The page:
(b. 1604, Eu, d. 1669, Paris)
Sculptor, part of a French family of sculptors. Honoré Anguier (c. 1570-1648) was a carpenter, wood-carver and small-scale entrepreneur in Eu, Normandy. Local church archives document his work on doors, frames, balustrades and retables. His eldest son, François Anguier, became noted for his funerary sculpture but also contributed to decorative schemes for ecclesiastic and secular buildings. His younger son, Michel Anguier, worked in Rome before returning to Paris where he enjoyed royal and aristocratic patronage and became a distinguished teacher and lecturer at the Académie Royale. Both François and Michel introduced a new Roman influence, helping to form the classical style in France. A third brother, Guillaume Anguier (1628-1708), was a successful decorative painter, working at various royal residences; one of his daughters married the sculptor Domenico Cucci. Catherine Anguier, sister of François, Michel and Guillaume, was the mother of the sculptor David Bouderelle, who inherited the family house and studio.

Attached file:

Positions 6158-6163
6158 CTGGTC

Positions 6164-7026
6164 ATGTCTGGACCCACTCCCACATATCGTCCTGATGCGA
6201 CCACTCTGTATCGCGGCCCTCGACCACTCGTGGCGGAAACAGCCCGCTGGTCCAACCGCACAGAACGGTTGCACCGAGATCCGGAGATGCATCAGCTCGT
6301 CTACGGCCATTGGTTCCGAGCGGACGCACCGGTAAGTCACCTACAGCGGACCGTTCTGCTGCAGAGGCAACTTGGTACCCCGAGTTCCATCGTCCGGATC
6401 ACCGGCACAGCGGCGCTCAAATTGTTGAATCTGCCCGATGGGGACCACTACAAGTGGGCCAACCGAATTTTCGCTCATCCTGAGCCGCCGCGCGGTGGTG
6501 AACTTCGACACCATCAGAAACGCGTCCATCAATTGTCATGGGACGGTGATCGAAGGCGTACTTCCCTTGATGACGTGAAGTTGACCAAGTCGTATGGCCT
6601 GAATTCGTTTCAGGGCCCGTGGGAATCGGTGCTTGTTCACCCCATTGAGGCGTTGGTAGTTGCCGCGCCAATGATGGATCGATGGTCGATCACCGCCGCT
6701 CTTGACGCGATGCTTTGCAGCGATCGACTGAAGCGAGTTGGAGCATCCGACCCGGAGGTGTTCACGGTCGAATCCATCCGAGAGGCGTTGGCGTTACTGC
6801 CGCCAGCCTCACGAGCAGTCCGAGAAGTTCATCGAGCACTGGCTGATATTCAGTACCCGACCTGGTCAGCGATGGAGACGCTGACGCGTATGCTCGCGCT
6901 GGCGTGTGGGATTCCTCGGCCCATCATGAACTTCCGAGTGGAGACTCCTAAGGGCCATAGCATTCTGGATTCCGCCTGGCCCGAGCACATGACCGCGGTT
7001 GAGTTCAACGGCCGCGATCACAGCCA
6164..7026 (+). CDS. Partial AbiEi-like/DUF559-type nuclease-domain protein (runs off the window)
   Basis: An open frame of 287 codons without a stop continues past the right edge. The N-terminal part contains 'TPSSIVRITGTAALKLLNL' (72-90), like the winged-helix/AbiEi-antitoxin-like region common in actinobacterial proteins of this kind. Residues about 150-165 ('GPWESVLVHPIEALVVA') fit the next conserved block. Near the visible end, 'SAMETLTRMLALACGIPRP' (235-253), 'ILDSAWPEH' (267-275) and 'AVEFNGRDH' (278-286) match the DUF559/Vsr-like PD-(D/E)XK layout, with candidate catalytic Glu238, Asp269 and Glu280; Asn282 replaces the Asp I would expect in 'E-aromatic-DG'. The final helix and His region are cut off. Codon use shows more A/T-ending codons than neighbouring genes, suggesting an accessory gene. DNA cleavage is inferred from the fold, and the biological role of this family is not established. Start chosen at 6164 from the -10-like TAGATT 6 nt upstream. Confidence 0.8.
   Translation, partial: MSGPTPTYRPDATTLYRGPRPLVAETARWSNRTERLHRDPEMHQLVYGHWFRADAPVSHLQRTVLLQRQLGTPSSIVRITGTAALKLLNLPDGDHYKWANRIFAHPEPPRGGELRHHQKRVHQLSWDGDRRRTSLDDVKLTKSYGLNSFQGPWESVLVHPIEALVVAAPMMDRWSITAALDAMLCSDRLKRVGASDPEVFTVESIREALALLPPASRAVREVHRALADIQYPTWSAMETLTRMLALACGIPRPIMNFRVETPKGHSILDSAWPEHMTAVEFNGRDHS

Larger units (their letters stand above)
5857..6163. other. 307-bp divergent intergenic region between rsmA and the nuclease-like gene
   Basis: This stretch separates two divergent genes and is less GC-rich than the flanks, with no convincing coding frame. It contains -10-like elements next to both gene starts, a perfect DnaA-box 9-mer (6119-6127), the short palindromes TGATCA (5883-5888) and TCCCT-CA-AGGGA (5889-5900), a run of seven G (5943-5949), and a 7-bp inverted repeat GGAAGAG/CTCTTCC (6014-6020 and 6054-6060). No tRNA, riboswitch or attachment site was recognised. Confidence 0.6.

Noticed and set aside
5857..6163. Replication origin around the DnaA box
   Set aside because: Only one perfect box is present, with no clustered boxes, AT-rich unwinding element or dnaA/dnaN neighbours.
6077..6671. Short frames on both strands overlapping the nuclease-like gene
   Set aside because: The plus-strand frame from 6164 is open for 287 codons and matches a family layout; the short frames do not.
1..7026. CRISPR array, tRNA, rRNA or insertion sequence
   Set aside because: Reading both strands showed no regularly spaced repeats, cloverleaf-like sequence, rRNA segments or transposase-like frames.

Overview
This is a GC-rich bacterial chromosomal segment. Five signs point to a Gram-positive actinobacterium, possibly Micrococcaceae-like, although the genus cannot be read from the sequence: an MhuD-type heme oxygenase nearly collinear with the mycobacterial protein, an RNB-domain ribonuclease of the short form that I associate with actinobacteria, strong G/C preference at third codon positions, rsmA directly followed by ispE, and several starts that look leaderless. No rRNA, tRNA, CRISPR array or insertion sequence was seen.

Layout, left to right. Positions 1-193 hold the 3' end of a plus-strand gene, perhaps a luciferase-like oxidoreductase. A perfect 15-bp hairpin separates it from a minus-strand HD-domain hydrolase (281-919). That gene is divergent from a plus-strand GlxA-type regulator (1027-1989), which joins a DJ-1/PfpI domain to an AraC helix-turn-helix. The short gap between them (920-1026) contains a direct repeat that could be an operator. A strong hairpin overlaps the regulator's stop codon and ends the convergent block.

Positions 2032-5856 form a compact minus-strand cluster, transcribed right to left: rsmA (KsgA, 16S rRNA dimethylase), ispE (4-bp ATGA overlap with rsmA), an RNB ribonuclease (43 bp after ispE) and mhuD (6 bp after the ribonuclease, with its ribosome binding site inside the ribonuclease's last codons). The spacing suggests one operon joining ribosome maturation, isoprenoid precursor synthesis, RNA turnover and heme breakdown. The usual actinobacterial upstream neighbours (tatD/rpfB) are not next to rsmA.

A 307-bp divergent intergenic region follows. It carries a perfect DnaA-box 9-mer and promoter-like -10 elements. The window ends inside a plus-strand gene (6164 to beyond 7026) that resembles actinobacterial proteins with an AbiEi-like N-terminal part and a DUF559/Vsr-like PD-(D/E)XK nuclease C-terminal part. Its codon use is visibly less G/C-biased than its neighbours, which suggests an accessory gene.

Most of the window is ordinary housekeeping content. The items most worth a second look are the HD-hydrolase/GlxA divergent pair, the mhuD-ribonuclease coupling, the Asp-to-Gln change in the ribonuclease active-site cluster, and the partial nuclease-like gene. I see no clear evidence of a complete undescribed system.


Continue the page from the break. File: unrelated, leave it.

By 1621 François Anguier was apprenticed to a wood-carver, Martin Caron in Abbeville, and later he joined the Paris workshop of Simon Guillain. According to d'Argenville he went to England, where he was able to save enough to finance a stay of two years in Italy, where he was joined by his brother Michel. Neither trip is documented, but his later work suggests an association with Alessandro Algardi, or at least the influence of the temperate style that Algardi and François Duquesnoy were practising as an alternative to the High Baroque of Bernini.
François returned to France in 1643, and in 1649-52 he was engaged on the Montmorency tomb at Moulins. This tomb reveals the new Roman influence which the Anguiers introduced into France. By the late 1640s he was documented as a 'sculpteur ordinaire du roi' and was living in the Tuileries. In his later period he continued along the lines indicated in the Montmorency tomb.